Thursday, March 28, 2013
His was a “deliberately calculated style,” which included ripped up clothes, strategically placed safety pins, and hacked up hair. It’s the same style adapted by the Sex Pistols and appropriated by a wave of disaffected teens and young adults who just wanted to be different.
But Hell was much more than an image.
He was and still is a smart and literate writer capable of great depth and perception. I Dreamed I Was A Very Clean Tramp is Hell’s autobiography, and it is at times depressing, amusing and sad. It’s less a coming of age story than a recounting of what was and what might have been.
Hell is a bit self-absorbed, does plenty of name dropping (Dee Dee Ramone, Allan Ginsberg, Sid Vicious, Patti Smith), and seems to relish in describing all of his many conquests, often in more detail than seems necessary. But perhaps that is part of his charm.
Hell entered the world as Richard Meyers, the son of academic parents who had met at Columbia University. Hell and his sister grew up in and around Lexington, Kentucky, the typical suburban America of the 1950s.
Although he grew up “ordinary,” Hell worked hard to be anything but. He frequently ran away from home and he recounts in great detail his youthful plans, exploits and ambitions. Surprisingly, he barely touches on the unexpected death of his father, Ernest Meyers, who died in 1957 when Hell was in elementary school. Meyers’ untimely death would eventually uproot the family.
A few years later, Hell met Tom Miller at a prep school in Delaware. The two became fast friends and eventually made their way to New York City in 1967. Both tall, gangly and extremely smart, the two shared an apartment, worked together and wrote together. After struggling with minimal success to make their way through poetry, the two turned to music and formed the band Television. Miller changed his name to Tom Verlaine.
As time went on and Television found some success, Hell and Verlaine fought constantly, and Verlaine became increasingly resentful and critical (and maybe jealous) of Hell, which tore their friendship apart. Hell left Television to join ex-New York Dolls Johnny Thunders’ Heartbreakers and, later, founded the Voidoids (which included Marc Bell, later to become Marky Ramone).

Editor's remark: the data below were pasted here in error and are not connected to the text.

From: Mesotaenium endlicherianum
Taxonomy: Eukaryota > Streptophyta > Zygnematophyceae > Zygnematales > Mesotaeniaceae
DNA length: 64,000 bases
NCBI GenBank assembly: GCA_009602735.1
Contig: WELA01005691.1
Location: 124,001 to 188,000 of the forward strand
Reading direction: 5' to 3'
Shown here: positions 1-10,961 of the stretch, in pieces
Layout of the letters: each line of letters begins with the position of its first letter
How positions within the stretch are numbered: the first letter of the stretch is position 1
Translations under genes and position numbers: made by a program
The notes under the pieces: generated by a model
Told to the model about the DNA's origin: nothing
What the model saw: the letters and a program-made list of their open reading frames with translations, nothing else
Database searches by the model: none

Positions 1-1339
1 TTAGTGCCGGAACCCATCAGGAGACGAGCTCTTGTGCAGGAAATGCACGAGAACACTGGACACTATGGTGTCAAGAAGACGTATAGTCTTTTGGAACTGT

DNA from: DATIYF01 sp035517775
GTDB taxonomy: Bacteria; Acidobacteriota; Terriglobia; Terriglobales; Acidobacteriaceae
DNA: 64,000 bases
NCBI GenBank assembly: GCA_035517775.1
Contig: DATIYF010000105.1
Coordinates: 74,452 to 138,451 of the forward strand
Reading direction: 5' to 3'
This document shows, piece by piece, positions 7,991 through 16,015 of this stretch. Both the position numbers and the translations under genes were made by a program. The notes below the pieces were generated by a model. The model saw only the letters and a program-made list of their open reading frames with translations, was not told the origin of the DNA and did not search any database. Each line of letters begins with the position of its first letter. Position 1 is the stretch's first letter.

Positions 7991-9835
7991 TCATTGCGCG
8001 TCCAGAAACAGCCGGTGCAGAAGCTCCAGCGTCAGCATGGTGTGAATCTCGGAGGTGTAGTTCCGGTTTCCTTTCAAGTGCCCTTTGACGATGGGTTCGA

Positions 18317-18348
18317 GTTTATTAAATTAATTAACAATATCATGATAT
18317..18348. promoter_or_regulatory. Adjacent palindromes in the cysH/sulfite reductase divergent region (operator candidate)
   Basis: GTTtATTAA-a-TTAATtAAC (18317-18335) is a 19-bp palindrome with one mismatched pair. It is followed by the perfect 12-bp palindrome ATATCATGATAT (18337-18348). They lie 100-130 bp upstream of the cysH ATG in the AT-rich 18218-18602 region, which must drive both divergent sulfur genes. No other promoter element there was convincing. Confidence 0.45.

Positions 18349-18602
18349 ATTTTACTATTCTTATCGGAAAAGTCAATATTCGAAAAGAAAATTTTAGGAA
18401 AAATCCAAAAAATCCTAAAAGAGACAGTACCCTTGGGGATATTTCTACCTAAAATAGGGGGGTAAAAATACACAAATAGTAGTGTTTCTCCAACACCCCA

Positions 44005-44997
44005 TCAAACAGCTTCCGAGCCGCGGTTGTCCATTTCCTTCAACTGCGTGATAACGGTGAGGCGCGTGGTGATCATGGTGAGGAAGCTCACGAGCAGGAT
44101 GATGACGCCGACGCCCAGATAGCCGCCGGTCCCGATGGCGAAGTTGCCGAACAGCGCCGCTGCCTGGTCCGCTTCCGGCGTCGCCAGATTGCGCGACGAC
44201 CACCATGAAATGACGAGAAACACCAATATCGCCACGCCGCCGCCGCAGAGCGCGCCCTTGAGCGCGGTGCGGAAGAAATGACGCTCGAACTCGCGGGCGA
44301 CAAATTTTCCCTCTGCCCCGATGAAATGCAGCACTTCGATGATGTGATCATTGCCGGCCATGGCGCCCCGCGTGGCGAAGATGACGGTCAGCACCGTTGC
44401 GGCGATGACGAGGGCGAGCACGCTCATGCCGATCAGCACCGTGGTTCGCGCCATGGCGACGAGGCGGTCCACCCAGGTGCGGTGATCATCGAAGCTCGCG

A thread woven throughout Hell’s story is substance abuse.
I Dreamed I Was A Very Clean Tramp chronicles Hell’s life up until 1984, when he retired from music. Now, he has been a writer for far more years than he was a musician. He has written the novels Go Now, Godlike and Hot and Cold, which is a collection of essays and lyrics, and his work has also appeared in Spin, GQ, Village Voice and the New York Times.
Having read and loved Go Now and Godlike, it seems that Hell’s strength is in writing novels and prose. That’s not to say that Clean Tramp isn’t good, because it is. But there is a depressing and defeated element throughout, and maybe a trace of bitterness and irony.
I Dreamed I Was A Very Clean Tramp — An Autobiography By Richard Hell Bangs 6.6 On The Liquid Hip Richter Scale.
Hell’s story is a must-read for fans and students of the punk movement and its earliest days. No matter how uncaring Hell can be at times, you can’t help but to like him.
I Dreamed I Was a Very Clean Tramp: An Autobiography by Richard Hell is available from Amazon. You can also order the book from Barnes & Noble. Recently, it was also released on iBooks. Harper Collins maintains his signings list. For everything else, visit his official site.